The Kingdom of God: A Domination Free Order

In The Gospel According to Mark, the earliest of the four Gospels, the first words Jesus spoke when he began his mission and ministry in Galilee were, “The time has come: the Kingdom of God is upon you; repent and believe the Gospel.” (Mk. 1:14 NEB) The consensus of biblical scholarship is that the Kingdom of God is the central focus of the message and ministry of Jesus.

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Astonishing Assumptions Underlie Belief in Atoning Sacrifice

The author of Tried for Heresy: A 21st Century Journey of Faith, discusses the "small print" underlying the interpretation of Jesus’ death as an atoning sacrifice.

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What is the Core of Progressive Christianity?

On our website we display a star with eight points. Most of us use the eight-pointed star logo, but we have not agreed on what meaning the rays of this star might hold. The eight-point de? nition of progressive Christianity, symbolized by the star, provides starting points for conversation. The eight points do not answer the question of what is essential among all who claim to be progressive Christians.

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Ecumenism: A Personal Interpretation

One may well ask what “ecumenism” means in relation to TCPC? Christians of different denominations are attracted to TCPC — does this make it ecumenical? Should ecumenism make a difference? I submit that the ecumenical vision should be central to progressive Christianity.

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Thanks, Albert Mohler

On behalf of progressive Christians everywhere, I express thanks to Albert Mohler. He has given The Center for Progressive Christianity exposure that we could not have purchased for any amount of money.

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Parasitic Cosmeticians – A reflection on building bridges

“To all conservative Christians, liberals, however well meaning, appear as parasitic cosmeticians; cosmeticians, because they constantly aim to remove from Christianity that which outsiders, like some inside, find intellectually unsightly and unacceptable; parasitic, because they attach themselves to the historic faith and feed off it even as they whittle it down, diminishing, distorting, and displacing major features of it to fit in with what their skeptical conversation partners tout as factual truth.” — from J. I. Packer’s review of The Lion and the Lamb: Evangelicals and Catholics in America by William M. Shea (Christianity Today, March/April 2005)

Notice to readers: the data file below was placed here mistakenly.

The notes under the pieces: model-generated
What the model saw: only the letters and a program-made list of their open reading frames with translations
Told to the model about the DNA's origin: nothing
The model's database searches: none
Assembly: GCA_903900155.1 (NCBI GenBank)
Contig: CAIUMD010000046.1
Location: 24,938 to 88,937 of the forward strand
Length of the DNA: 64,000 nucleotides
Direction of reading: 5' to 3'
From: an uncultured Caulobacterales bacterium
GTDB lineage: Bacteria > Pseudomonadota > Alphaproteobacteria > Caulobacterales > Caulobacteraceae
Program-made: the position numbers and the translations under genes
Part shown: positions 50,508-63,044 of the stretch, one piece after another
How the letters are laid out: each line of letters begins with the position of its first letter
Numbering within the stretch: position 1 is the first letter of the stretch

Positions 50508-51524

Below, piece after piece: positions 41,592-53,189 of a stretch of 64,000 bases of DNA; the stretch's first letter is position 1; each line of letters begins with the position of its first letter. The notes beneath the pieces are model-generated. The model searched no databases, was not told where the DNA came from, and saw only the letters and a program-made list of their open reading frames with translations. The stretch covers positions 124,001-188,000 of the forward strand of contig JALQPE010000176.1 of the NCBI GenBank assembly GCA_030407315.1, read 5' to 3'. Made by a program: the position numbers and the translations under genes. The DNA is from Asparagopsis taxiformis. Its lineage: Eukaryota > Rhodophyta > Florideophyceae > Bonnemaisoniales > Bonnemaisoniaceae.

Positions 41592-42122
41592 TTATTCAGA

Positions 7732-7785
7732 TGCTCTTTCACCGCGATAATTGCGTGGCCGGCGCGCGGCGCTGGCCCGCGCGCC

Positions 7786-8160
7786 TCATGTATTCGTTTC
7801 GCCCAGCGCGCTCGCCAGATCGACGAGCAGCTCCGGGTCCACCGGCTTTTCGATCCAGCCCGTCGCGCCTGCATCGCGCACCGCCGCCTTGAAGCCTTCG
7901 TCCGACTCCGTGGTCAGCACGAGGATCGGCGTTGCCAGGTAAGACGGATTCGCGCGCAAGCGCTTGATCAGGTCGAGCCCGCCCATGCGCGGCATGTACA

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Thank God We Have A Godless Constitution

In their book, The Godless Constitution, Isaac Kramnick and R. Laurence Moore, note modern day conservatives are rewriting American history to portray our nation beginning as a Christian nation but through liberal courts and judges our nation has become secularized. Nothing could be farther than the truth.

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Confessions of a Conservative

In our declarations about the Jesus whom we
follow, Progressive Christians should insist that we conserve the best of what we know and
what we have always known: God loves everybody. For Jim Adams, that is a conservative position.

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Christianity in the Chrysalis: An Evolutionary Perspective on Today’s Chaos

Robert Keck discusses deep-value
research, which suggests that, after developing the human ego and mind
for 10,000 years, humanity’s new evolutionary direction is toward spiritual maturity.

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Bailey White: Theologian

One of the first ideas that the advisory committee produced came out of the realization that some of the best theology written today appears in novels and short stories, cartoons and comic strips, poems and popular songs. One of our dreams is to assemble a group of artists, writers, poets, and composers who reflect on religious themes. One such person is Bailey White, who appears regularly on National Public Radio. I know her work best through reprints in “The Funny Times,” but my favorite of her stories I found in a volume called Mama Makes Up Her Mind and Other Dangers of Southern Living (Vintage Books).

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A Grandmother’s Legacy: Wading in the Waters, Day by Day

Most of us have stories to tell about our everyday ministries as they
are played out beyond the walls of church buildings. Remembering our
baptism is an ongoing adventure that involves wading in the waters of
Christian living.

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Sexual Diversity (Workshop) Jesus as “Gate” — What we Lose by Exclusivity

When asked “What has the Church done to help you in your sexual development?” it seems the best that most could answer, both gay and straight, is “nothing.”

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In Defense of

In my upbringing, I learned that the first Christian statement of faith was probably “Jesus is Lord.” The context in which St. Paul used the affirmation sounds as if he were quoting something that his readers would immediately recognize: “No one can say ‘Jesus is Lord’ except by the Holy Spirit” (I Corinthians 12:3). To call Jesus “Lord” is to say that I have a relationship with Jesus. I am declaring my loyalty and acknowledging his authority in my life. That is very different from saying that “Jesus is God”, a statement that does not appear in the Bible.

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Risking Art, Risking Faith

Reflections on the TCPC 1999 Forum and the intersection of religion and creativity.

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Many Voices, One God: Remodeling Christianity for a Pluralistic World